It’s Monday morning, and I have a phone interview with the Israeli Ambassador to the United Nations scheduled in five minutes. This should be a fascinating opportunity to get into the head of the person at the center of the maelstrom. The ambassador has only been on the job a few months, but has effectively been thrown in the deep end of the pool with Friday’s prospective showdown on Palestinian statehood. He’s a good person and I genuinely enjoy talking with him, and look forward to the interview.
It’s also coming up on time to pump my breasts, I can tell. I decide to wait to do it until after he calls. My breastpump works splendidly, but when it does, it is accompanied by an unmistakable loud sucking sound that sounds like words depending on the speed of the pumping. Sometimes, the breastpump says, “Voldemort. Voldemort. Voldemort.” Sometimes it says “Crapper. Crapper. Crapper.” Unless the breastpump has any insights to offer into the Middle East peace process, I decide, I really don’t need it squeezing my breasts like a psychotic, sadomasochistic juicer gone rogue in the background over the phone.
I realize we mothers aren’t supposed to say stuff like that. We’re supposed to say that we love bonding with our babies, that young cherub-like mouth at our breasts, and knowing that we are doing something wonderful for their development. That’s nice.
Well, I’ll come clean. My breasts have turned on me. They were once pleasant places of pleasure. Back in the day, I enjoyed them, and so did my husband. And now they are drink dispensers, and are about as erotic as a soda dispenser at an Au Bon Pain. My boobs, and activities involving them, used to turn me on. Now my breastfeeding breasts make me angry. They tingle at inopportune times. They necessitate me going through UN security with something that, if you don’t know what it is, looks a hell of a lot like a bomb. And when I’m not with my baby, they make me a bitch on boobs.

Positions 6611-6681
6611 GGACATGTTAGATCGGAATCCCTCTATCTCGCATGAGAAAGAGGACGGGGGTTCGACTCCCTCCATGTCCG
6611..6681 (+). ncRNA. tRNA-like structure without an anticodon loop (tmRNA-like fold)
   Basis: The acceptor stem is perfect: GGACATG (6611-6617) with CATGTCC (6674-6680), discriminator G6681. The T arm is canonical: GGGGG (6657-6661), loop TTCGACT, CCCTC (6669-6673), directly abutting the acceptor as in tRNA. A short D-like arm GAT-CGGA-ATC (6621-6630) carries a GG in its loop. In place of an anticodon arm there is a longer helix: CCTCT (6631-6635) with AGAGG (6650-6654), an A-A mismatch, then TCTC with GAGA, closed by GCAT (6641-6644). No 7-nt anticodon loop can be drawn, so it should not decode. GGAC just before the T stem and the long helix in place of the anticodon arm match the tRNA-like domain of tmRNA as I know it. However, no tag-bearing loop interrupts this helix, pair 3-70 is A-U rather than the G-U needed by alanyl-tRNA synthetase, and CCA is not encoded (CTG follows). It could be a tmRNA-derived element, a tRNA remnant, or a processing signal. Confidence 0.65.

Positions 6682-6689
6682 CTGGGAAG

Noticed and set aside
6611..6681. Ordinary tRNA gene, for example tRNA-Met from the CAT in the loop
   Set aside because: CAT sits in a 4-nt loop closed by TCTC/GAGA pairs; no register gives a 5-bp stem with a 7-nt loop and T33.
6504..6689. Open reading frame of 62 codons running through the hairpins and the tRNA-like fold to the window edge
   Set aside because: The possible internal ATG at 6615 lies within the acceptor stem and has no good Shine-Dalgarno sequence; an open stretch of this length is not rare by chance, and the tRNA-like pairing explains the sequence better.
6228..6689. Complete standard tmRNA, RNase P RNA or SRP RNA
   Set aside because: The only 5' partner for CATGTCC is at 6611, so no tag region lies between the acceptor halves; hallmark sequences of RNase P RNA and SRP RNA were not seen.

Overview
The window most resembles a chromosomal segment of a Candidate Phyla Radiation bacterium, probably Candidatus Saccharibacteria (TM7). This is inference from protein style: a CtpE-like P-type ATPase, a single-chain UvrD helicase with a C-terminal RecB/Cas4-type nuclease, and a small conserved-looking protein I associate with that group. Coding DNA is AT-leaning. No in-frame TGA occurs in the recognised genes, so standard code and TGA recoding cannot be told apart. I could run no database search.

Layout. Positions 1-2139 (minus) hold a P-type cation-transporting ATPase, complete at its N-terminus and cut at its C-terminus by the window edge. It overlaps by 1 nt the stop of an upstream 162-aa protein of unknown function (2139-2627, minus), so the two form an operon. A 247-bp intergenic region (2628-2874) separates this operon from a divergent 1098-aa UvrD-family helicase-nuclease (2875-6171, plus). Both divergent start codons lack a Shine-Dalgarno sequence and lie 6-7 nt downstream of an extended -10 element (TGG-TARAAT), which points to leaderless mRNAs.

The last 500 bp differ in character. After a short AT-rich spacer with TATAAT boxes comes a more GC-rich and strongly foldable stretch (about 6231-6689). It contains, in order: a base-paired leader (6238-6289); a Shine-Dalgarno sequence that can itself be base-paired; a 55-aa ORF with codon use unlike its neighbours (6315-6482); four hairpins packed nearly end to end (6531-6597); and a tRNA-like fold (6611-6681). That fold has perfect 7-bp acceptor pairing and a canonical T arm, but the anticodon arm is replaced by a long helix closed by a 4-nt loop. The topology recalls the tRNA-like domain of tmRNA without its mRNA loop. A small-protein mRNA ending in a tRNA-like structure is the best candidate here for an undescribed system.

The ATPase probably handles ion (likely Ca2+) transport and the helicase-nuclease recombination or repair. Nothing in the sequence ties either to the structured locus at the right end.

The breasts used to be friendly. And now, they’re bitchy and mean. And maybe I am too.
I’m trying to get past my issues with breastfeeding. But the stress of this week on a professional level is not helping. The tension at the UN ratchets up each day, and it’s palpable everywhere. And stress, as we all know, is bad for breastfeeding, and therefore bad for baby.
“Be in a calm, soothing environment to pump,” some website instructed me in what I read as a somewhat condescending tone as I looked for tips on how to facilitate good “production” (because I am a cow) while milking myself. I wanted to talk back to the screen and say, “Hey, jackass – I’m the mother of three kids with a stressful job on a week where it looks like the entire Middle East is going to go up in flames. So tell you what – when you find that ‘calm and soothing environment,’ how about you book me a ticket there?” Look, I love my life, but it’s got very few calm and soothing environments at the moment. I mean, look at me – I’m taking offense at random inoffensive websites.
The ambassador is now 15 minutes late. The boobs are getting angry. I write up my notes and finish my first story on the diplomatic machinations going on behind the scenes, gritting my teeth. I send it in to my editor, and start a second story on the secretary general meeting with Palestinian Authority President Mahmoud Abbas.
A half hour late. I’m going to go put on my hideous pumping bustier and pump – too damn bad. But before I can, the phone rings. I pick it up. It’s the ambassador’s spokesperson, telling me that he’s really pressed for time (go figure) and only has 10 minutes to talk to me…make that seven minutes. No problem.
The ambassador gets on and we exchange our hellos. I start quickly, asking him what he thinks could possibly avert the outcome of Abbas making a formal appeal to the Security Council for statehood, maintaining all semblance of a normal professional doing her job.
“Well, I think the most important thing that would make the difference — Oh. Just a minute, Jordana,” he says to me. “One second.”
He mutters under his breath. I wait. He talks to someone else in his office. I wait.
“Sorry about that,” he says as he gets back on the phone.
“No problem!” I say brightly. I will not think about my breasts.
“I can’t do two things at once,” the ambassador confesses. “You women are much more talented than us men at multitasking.”